Sherman prepares to have Banks, Steele, and his own troops meet at Shreveport — always a tough trick to bring off. He emphasizes to both that moving on time is essential. He also reminds both that the whole expedition needs to be over quickly so he can get the troops back to head into Georgia.
HEADQUARTERS DEPARTMENT OF THE TENNESSEE, Steamer Diana, under motion, March 4, 1864.
Major General N. P. BANKS,
Commanding Department of the Gulf, New Orleans:
GENERAL: I had the honor to receive your letter of the 2nd instant yesterday at New Orleans, but was unable to answer it except verbally, and I now reduce it to writing.
I will arrive at Vicksburg the 6th instant, and I expect to meet there my command from Canton, out of which I will select two divisions of about 10,000 men, embark them under a good commander, and order him, first, to rendezvous at the mouth of Red River and, in concert with Admiral Porter (if he agree), to strike Harrisonburg a hard blow; second, to return to Red River and ascend it, aiming to reach Alexandria on March 17 to report to you; third, that this command, designed to operate by water, will not be encumbered with land transportation, say two wagons to a regiment, but with an ample supply of stores, including mortars and heavy rifled guns, to be used against fortified places; fourth, that I calculate, and so report to General Grant, that this detachment of his forces in no event go beyond Shreveport, and that you spare them the moment you can, trying to get them back to the Mississippi in thirty days from the time they actually enter Red River. The year is wearing away fast, and I would like to carry to General Grant, at Huntsville, Ala., every man of his division as early in April as possible, as I am sure we ought to move from the base of the Tennessee River to the south before the season is too far advanced-say April 15 next.
I feel certain of your complete success, provided you make the concentration in time, to assure which I will see in person to the embarkation and dispatch of my quota, and I will write to General Steele, conveying to him my personal and professional opinion that the present opportunity is the most perfect one that will ever offer itself to him to clear out his enemies.
Wishing you all honor and success, I am, with respect, your friend and servant,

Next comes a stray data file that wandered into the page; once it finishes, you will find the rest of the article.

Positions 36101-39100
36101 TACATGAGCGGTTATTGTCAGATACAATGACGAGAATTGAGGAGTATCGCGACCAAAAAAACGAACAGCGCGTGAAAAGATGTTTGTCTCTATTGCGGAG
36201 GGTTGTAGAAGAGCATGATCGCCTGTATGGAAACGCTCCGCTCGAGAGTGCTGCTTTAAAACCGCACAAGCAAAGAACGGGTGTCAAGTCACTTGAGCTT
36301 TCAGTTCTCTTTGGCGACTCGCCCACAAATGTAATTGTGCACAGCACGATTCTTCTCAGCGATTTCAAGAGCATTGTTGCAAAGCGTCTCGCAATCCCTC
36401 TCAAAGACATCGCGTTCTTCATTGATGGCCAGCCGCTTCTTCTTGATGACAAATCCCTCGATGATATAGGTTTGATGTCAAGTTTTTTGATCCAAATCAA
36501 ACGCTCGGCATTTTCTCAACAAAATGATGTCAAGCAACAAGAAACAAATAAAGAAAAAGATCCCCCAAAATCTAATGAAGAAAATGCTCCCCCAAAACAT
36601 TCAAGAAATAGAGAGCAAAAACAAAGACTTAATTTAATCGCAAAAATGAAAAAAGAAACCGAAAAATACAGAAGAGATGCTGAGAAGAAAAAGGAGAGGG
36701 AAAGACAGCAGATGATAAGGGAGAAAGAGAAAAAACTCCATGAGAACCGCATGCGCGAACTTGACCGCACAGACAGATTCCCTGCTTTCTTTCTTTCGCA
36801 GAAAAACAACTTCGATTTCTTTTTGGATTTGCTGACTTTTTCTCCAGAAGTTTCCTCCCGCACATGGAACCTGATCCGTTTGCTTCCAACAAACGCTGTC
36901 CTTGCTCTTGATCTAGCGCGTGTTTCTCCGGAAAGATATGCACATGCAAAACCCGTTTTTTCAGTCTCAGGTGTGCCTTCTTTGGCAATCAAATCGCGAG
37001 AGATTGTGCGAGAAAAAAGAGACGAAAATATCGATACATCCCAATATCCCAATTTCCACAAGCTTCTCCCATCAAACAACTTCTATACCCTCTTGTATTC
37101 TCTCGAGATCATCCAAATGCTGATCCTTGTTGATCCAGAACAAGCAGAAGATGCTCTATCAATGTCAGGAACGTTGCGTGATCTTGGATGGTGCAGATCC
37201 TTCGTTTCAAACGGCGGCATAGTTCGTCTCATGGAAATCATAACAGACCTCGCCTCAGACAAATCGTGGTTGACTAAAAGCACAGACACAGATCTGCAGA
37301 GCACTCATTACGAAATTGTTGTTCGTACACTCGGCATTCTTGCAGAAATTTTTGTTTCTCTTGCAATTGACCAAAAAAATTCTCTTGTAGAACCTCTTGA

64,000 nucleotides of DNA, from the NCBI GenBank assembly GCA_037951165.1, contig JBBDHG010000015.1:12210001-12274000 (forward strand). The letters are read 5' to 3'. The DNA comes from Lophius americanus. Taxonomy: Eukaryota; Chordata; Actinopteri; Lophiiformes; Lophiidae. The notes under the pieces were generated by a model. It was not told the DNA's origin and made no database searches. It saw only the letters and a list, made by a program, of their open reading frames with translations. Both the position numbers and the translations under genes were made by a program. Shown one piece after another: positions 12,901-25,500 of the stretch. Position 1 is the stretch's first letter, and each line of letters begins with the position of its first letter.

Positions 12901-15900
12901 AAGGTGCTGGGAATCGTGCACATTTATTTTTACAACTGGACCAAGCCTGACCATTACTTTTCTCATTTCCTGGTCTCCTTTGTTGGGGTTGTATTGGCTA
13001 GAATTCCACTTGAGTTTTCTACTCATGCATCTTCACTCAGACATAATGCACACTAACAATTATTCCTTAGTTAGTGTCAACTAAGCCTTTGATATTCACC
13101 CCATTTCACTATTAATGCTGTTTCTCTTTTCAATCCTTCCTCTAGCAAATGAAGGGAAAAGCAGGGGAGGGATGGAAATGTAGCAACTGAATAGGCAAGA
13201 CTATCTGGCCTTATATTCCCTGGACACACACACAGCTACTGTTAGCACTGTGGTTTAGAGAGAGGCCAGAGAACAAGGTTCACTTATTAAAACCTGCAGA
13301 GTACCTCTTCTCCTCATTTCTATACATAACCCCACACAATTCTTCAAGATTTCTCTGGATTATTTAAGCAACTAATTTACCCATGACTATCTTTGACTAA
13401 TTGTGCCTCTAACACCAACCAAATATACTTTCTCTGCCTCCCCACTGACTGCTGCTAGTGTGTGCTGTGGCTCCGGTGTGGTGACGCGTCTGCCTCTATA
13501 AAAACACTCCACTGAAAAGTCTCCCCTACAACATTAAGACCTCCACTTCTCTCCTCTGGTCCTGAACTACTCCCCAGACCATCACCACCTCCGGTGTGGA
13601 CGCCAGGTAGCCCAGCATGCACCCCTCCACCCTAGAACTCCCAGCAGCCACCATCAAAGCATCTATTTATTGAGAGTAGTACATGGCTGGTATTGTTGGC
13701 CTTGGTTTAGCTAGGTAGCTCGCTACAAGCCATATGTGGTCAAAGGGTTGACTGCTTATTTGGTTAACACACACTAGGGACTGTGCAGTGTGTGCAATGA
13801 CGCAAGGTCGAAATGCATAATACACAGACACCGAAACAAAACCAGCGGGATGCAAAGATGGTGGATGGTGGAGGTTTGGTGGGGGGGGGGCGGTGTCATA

W. T. SHERMAN,
HEADQUARTERS DEPARTMENT OF THE TENNESSEE, Steamer Diana, March 4, 1864.
Major General FREDERICK STEELE,
Commanding Department of Arkansas, Little Rock:
DEAR GENERAL: I am now going from New Orleans to Vicksburg. I went down purposely to see General Banks about the Shreveport movement. I found all his preparations complete, and he will positively leave on the 7th instant, and promises to be at Alexandria on the 17th. His line of march is by Opelousas. I have undertaken to send 10,000 men by water, in concert with the gunboats, from Vicksburg to Alexandria by the same date. I understand you also have undertaken to act in concert, but the route and manner are not clear to me. General Banks says you move via Monroe. When three armies start from distant bases, by the science of war they should meet at some point agreed on sooner than there is a possibility of the enemy (supposed to be superior to either one of the opposing armies) being able to reach it; but in this case rapidity of movement and the enemy’s tenderness for Shreveport would warrant each column (supposed to be over 10,000) to move straight on Shreveport, for I don’t believe Kirby Smith would risk Shreveport to go out and meet either of your armies; but I won’t make any opinion, but as a friend and brother officer I advise you to move with great rapidity and not stand too much on preliminary preparation.
You may safely rely on the country for forage, meat, and partial supplies of corn meal. General Grant will need on the Tennessee every man he can collect in all April, and this Shreveport movement, like mine on Meridian, is only justified on the ground of rapid execution and to result in setting free the troops hitherto held to defend points. By destroying Meridian and the railroads centering there I make it impossible for our enemy to threaten our river by anything but cavalry, and therefore we can draw from the garrisons of Columbus, Memphis, and Vicksburg full 15,000 men to re-enforce the armies in Tennessee. If in like manner you destroy by a rapid movement the enemy’s force on Red River, you also could give us from 5,000 to 8,000 men. Of course you will need all your cavalry, and were I you I would move toward Shreveport by the most direct route with all your force, and after passing Arkadelphia would send back a part with the feeble and foot-sore to swell the garrison deemed necessary for Little Rock. The moment Kirby Smith sees three columns all tending to Shreveport he will call for every man he has, and then decide to fight at Shreveport or save his army by retiring on Marshall, Tex. I believe he will do the latter.
In my Meridian move my cavalry failed me. It did not leave Memphis till February 11, when it was appointed to reach Meridian February 10, and the force did not go south of Columbus, Miss. Had it started on time it would have reached me, and I could have prevented Polk’s army escaping across the Tombigbee. As it was, Polk got across on the 17th, three days after I entered Meridian. Either Hurlbut or A. J. Smith will command the forces I send up Red River.
Your friend, &c.,
W. T. SHERMAN,